How to Tell What Skin Type You Have

All of the decisions you make for the products you purchase for you skin will be based on you skin type. So how do you tell what type of skin you really have? For a very few who are at the extremes of oiliness or dryness it is readily apparent. But for the majority of people and easy test can tell you.

What do you need to test your skin type:

  • A very mild cleanser — harsh cleansers can lead people to think their skin is drier than it actually is. The classic standby of Phisoderm is ideal.
  • Blotting papers — if you do not have true blotting papers than Post-its actually work as a great substitute.
  • An hour of your time.

When you wake up, head to the bathroom and simply:

  • Wash your face with the mild cleanser and pat dry — do not use any toner, astringent or moisturizer.
  • Wait one hour — this allows the skin’s natural oils to return to the surface. Coffee and the Sunday paper would provide an ideal interlude.
  • Pay attention to how quickly any signs of tautness subside.
  • Hold blotting papers for 30 seconds each to your forehead, nose, cheeks and chin.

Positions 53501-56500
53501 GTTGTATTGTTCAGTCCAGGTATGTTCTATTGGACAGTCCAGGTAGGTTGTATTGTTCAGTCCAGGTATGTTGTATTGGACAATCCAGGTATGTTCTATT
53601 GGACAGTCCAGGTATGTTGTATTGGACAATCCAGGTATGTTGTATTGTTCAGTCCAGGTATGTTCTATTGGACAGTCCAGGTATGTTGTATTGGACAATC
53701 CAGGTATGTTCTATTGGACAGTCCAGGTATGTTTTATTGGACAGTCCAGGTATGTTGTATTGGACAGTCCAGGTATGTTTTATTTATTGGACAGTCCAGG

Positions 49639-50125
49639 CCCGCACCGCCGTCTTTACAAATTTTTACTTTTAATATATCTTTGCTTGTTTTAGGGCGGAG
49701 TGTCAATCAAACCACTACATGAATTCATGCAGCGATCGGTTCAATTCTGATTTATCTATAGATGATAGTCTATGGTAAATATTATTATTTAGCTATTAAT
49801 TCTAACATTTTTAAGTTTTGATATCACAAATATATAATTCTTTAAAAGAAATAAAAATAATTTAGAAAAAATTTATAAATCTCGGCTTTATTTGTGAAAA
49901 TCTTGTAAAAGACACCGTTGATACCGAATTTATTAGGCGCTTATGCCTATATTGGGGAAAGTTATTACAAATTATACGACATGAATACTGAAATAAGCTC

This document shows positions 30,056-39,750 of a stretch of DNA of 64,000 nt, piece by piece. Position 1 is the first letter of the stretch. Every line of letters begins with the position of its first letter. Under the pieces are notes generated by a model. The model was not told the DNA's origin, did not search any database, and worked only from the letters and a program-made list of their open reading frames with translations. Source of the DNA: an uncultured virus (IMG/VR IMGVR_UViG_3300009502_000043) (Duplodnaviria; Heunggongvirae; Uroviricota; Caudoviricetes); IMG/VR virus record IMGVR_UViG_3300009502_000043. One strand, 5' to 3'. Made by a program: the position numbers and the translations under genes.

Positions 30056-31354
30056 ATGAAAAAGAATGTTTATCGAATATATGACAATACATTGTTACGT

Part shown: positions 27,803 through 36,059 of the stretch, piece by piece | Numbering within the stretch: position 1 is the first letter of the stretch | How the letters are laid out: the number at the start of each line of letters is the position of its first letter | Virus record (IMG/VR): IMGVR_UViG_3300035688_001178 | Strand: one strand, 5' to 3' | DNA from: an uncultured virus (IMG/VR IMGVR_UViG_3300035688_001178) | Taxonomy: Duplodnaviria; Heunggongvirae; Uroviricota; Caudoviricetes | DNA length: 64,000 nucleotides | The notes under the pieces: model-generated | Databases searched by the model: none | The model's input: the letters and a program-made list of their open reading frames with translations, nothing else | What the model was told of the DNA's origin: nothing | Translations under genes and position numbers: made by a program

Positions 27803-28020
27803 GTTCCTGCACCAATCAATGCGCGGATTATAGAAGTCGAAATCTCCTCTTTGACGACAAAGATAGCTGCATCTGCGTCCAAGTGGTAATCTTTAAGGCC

The blotting papers essentially are the barometer of your skin type. Make sure to note which paper corresponds to which portion of your face. You will have one of four results:

  • Oily residue will be on all of the papers and you have oily skin. Hormone fluctuations can cause temporary oiliness as well so be aware of that. The wonderful upside to oily skin? As you age your skin will tend to wrinkle less than any other skin type.
  • You will have faint or no oily residue on the papers and they will also be free of dry skin flakes. This is the quite uncommon “normal” skin type. The upside for you is that product selection is simple and you will usually need fewer products.
  • There will be oily residue on the papers from your forehead and nose and minimal or no residue on the papers from your cheeks. The papers from your cheeks may have a few dry skin flakes. This is the very common combination or T-zone skin type. The upside is that you will be a good consumer and will help the economy with your skin care purchases.
  • Dry flakes will be present on the papers and a feeling of tautness will remain, sometimes for the entire hour. The commonness of dry skin increase with age, the older you are, the more likely your skin will be dry. The upside for you is that acne is almost never a problem and your skin care choices are virtually endless.

Because the skin changes over time, generally becoming drier, re-testing your skin once a year is a good idea. Your skin care needs will gradually change and the sooner you respond to the changes the more effectively you can take care of your skin and the better you will look.

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